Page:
Coauthored textbooks

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I cannot imagine writing a math or physics textbook with someone else. I mean it would be so hard for me to reconcile my ideas with another persons. I mean I like collaborating on homework assignments and such. But in each of the subjects I have taken, I have developed a very individual system of logic that works for that subject. And I think everyone else has as well. If I tried to combine my system of logic with someone else's, there would just be so many arguments over like trivial exposition questions that we would get nowhere. Although we can arrive at the same solutions to problems, we all have very different "associations" and "mnemonic" devices for doing this. And that is the reason why it is difficult to coauthor even if both coauthors are totally masters of the material.

I have also noticed that almost all of the great physics and math books that I know of are written by a single person: Rudin (Mathematical Analysis books), Spivak (Differential Geometry books), Griffiths (QM and EM books), Stewart (Calculus books), Munkres (Topology books), Jackson (E and M book), Shankar (QM book).

The only exception I can think of right now is Marsden and Hoffman's Basic Complex Analysis and I think Hoffman was more of a sidekick than a coauthor in that case.

I think coauthored books are a bad omen for the book and also maybe a sign of weakness for the author.

For instance, consider Thornton and Marion's Classical Dynamics. That is a clear example of what goes wrong when you coauthor. It is in general a pretty decent book. It is understandable and consistent and complete. However, it does not have the classic "feel" like the books of the authors I listed above have. You can almost feel a split personality while reading it. There are no overarching themes in the book. The exposition is bland. There is just nothing special about it.

Just some thoughts.
 
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lisab
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I remember having text books with two authors where I could tell some chapters were written by the first author, and the others were the by other one. The writing was in completely different styles.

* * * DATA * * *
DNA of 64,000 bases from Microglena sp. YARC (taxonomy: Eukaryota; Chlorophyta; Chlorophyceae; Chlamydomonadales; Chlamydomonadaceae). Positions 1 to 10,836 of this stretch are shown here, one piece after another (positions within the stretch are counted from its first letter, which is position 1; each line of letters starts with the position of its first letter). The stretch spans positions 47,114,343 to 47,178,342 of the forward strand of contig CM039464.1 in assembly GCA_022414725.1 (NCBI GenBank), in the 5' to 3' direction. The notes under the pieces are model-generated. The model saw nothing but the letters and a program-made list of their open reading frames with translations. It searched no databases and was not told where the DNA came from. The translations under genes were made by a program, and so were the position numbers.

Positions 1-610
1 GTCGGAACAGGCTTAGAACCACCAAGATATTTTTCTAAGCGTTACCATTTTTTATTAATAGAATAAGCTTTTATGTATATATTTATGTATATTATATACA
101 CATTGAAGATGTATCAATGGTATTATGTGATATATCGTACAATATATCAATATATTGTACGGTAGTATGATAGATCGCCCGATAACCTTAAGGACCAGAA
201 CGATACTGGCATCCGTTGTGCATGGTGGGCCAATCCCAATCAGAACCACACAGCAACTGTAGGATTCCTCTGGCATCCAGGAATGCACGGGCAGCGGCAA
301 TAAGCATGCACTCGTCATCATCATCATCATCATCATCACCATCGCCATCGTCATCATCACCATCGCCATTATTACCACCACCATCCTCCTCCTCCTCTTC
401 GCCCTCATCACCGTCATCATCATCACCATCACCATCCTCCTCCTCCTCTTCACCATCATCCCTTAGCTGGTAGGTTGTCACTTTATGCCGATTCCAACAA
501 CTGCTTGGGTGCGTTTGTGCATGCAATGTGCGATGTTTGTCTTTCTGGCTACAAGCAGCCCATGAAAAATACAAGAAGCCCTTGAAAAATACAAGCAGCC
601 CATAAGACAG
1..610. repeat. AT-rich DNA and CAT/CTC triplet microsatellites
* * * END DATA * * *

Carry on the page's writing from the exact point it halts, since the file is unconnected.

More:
That would be the easiest way to do it, I think - just divvy up the chapters.
 
Moonbear
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I remember having text books with two authors where I could tell some chapters were written by the first author, and the others were the by other one. The writing was in completely different styles.

That would be the easiest way to do it, I think - just divvy up the chapters.
That's how most do it that I know of. Each one does the chapters in their areas of greatest expertise. Though, I think it's best if there's one helping edit/proofread all the chapters to smooth over the stylistic differences.
 
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I've thought about this also, quite a bit really. Several factors that I see are that it depends on the logic level--how determined are you to 'do' the 'whole thing'. To make the paper/book 'complete' to the level it must be--do you, or can you, make it 'complete', or does it matter--that is, can it stand by itself. And what kind of book/paper is it? Does it 'need' different perspectives to be 'complete'.
 
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That's how most do it that I know of. Each one does the chapters in their areas of greatest expertise. Though, I think it's best if there's one helping edit/proofread all the chapters to smooth over the stylistic differences.
It would be kind of nice if someone smoothed over the "who wants to be a mathematician" thread in the Academic Guidance section and compiled it into a book. That would be endless amounts of fun :rofl:.
 
Moonbear
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I've thought about this also, quite a bit really. Several factors that I see are that it depends on the logic level--how determined are you to 'do' the 'whole thing'. To make the paper/book 'complete' to the level it must be--do you, or can you, make it 'complete', or does it matter--that is, can it stand by itself. And what kind of book/paper is it? Does it 'need' different perspectives to be 'complete'.
Yes, it's easier to write the entire book yourself if the knowledge level being conveyed is fairly basic, like high school level, maybe even first year college level depending on the course. But, if you're trying to be more comprehensive and provide upper level subject matter, or keep the book as up-to-date as possible, you need more co-authors to help provide the detail and accuracy needed for that. It's sort of the difference between the 200 page biology textbook for non-majors and the 1200 page text for majors. Very few people know every area of biology well enough to write a good textbook chapter on every topic covered in a majors course and keep it current as well.

Sometimes multiple authors are also not because multiple people wrote it initially, but that the person who first wrote it has retired and others have since taken over doing the revisions and updates for new editions.
 
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It is said that no one ever read Whitehead and Russel's "Principia Mathematica" all the way through. Russel didn't read the parts written by Whitehead and Whitehead didn't read the parts written by Russel.
 

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